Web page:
At first I felt fine, relieved that it was all over and I could go on with my life, without my teachers and mother hounding me.  Then I started noticing the babies. Everywhere I looked there were babies. Even at school, girls were having babies. I didn’t understand why they were capable of having children but I wasn’t. I started to break down and fell into a deep depression. I cried constantly, and when I wasn’t crying I was sleeping. I stopped seeing my friends, I stopped doing my school work. All I wanted was my baby back.

My mother told me I was making a big deal over nothing, and that I should “get over it”.  My teachers told me to “get over it” and get back to my schoolwork.  Even my friends couldn’t understand why I was so upset.  My boyfriend, who was supportive at the start, began to get frustrated with me. He was sick of looking after his miserable girlfriend while his friends were off and having fun. He wanted me to “get over it”.  Then the worst thing happened. My boyfriend, and only support, broke up with me. We would never have that replacement baby he promised.

Now I was completely alone. I started drinking and sleeping around. I fought with my friends, my ex, and all his friends. I became the crazy girl who had an abortion, and eventually I was driven out of the school and the area.

In my new school I tried to settle down. I tried to forget my past. I tried to “get over it”, after all it was just a clump of cells, and I couldn’t let a clump of cells ruin my life. I had to be a normal person, and normal people didn’t grieve abortion. I buried my pain, moved on and made new friends, but I was constantly on the search for something to fill a void. A huge hole in my heart. I ended up with the first guy who came along and showed an interest in me past just having sex. He was a drug addict and an alcoholic. But I didn’t care, because he loved me, and the hole filled in just enough to continue on.

I moved in with him when I was 17 years old, and after a year of living together I became careless with my pills, knowing I could get pregnant, but not really caring. I cried when the test came back positive, more because I was scared of telling my mum than anything else. Scared that she might be able to talk me into an abortion again. She was angry of course, but she could do little now. I didn’t live in her house of under her rules anymore.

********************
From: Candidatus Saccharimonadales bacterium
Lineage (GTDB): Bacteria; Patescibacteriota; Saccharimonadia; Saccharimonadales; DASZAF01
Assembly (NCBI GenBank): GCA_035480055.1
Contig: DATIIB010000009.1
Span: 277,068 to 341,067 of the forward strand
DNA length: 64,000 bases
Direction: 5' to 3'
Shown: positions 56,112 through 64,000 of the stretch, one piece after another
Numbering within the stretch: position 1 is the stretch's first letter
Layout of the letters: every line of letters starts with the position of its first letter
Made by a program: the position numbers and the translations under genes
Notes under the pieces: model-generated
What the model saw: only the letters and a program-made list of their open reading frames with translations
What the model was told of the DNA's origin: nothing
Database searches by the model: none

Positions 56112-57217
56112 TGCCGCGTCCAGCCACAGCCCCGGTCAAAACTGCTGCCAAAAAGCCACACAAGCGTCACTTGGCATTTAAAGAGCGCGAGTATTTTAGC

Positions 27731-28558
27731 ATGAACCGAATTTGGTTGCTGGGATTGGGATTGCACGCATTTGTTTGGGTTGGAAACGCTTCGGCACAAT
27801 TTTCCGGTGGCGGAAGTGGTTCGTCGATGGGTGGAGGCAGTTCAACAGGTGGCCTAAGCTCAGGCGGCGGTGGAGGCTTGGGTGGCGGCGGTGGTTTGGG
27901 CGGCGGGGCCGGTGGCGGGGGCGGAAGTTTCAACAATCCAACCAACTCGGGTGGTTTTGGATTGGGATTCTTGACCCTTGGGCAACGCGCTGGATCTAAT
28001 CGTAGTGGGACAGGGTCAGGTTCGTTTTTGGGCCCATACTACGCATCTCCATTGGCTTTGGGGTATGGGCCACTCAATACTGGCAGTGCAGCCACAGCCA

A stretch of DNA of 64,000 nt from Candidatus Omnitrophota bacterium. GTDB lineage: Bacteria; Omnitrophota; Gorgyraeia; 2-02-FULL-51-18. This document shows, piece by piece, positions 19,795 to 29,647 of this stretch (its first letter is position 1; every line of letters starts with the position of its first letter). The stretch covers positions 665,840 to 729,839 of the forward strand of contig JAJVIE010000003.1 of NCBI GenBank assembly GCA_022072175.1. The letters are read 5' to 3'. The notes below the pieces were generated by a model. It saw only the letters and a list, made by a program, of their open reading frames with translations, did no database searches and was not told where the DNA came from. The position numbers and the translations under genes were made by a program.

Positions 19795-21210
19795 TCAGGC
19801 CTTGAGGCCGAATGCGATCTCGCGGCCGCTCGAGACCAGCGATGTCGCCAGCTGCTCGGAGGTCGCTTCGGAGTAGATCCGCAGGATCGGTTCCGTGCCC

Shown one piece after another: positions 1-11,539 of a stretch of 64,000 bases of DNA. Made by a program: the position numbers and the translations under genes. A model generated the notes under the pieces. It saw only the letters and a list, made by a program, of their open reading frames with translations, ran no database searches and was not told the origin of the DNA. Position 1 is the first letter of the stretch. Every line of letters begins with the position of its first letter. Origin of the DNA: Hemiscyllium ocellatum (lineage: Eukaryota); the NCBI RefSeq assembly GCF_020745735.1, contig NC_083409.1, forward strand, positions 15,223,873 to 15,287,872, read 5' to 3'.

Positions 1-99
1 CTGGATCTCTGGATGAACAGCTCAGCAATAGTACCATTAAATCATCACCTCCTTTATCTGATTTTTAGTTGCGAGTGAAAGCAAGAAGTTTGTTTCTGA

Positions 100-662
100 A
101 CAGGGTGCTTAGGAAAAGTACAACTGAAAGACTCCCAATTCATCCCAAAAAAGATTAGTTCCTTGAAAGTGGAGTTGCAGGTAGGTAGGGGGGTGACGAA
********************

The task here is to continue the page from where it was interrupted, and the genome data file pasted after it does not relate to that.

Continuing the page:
At the 12 weeks scan I saw my baby up on the screen. He was rolling around and doing somersaults, and looked just like a human being. A little miniature person. He was a week younger than the baby I had killed, but he was still just a clump of cells, right? But this was a wanted clump of cells, and therefore he was worthy of life.

I loved my son with all my heart, enough for me to realise that my boyfriend was bad news. I tried to make things work at first, begging him to seek drug and alcohol counselling, but he refused. I moved out on my own when my son was a few months old, but he tried to follow me. He would come to my house unannounced and then wouldn’t leave. He would demand sex from me, and get angry and aggressive towards me and my son when I refused.

Around 6 months after we broke up he was at my house again, drunk and disorderly. He demanded sex, and not wanting to upset him I gave in. He didn’t want to use a condom, and I didn’t argue. The chances of me getting pregnant from one time was slim anyway…right?

Two weeks later I found out I was pregnant. I came to my decision rather quickly. I couldn’t have another baby with him and be trapped with him for any longer, and in this country you never have a baby if it’s going to cause you inconvenience. I knew it was the right thing to do, because every authority figure in my life had told me so, and I knew grieving a clump of cells was wrong, because every authority figure in my life had told me so.

I booked in for a termination without any more thought. I went in for the quick procedure, hurrying the doctor through the “counselling”, because I had been there before, and new what I was doing. I was completely emotionless. It was like having a tooth pulled.
Afterwards I felt relief. So much so that I went out nightclubbing that very night. I finally left my boyfriend a few months later and my life got back on track. I attended university, I met my husband. I got married and had a baby. And I new this had to be because I had an abortion. Abortion helps women. It helps them to leave their parents and get and education, because women are too incompetent to do those things AND take care of a baby. That’s what we are told anyway.

In 2007 I fell pregnant with my 5th child, 3rd I had planned on keeping. We were so excited. We were going to have a family of 3. We were going to be complete. Then at approximately 8 weeks pregnant I miscarried.
I was devastated when it happened. I locked myself in my room for nearly 2 weeks and ate and spoke little. I couldn’t help but think the universe was punishing me for my abortions. I killed two babies because they were inconvenient, and now I was losing a wanted and planned baby to make up for it.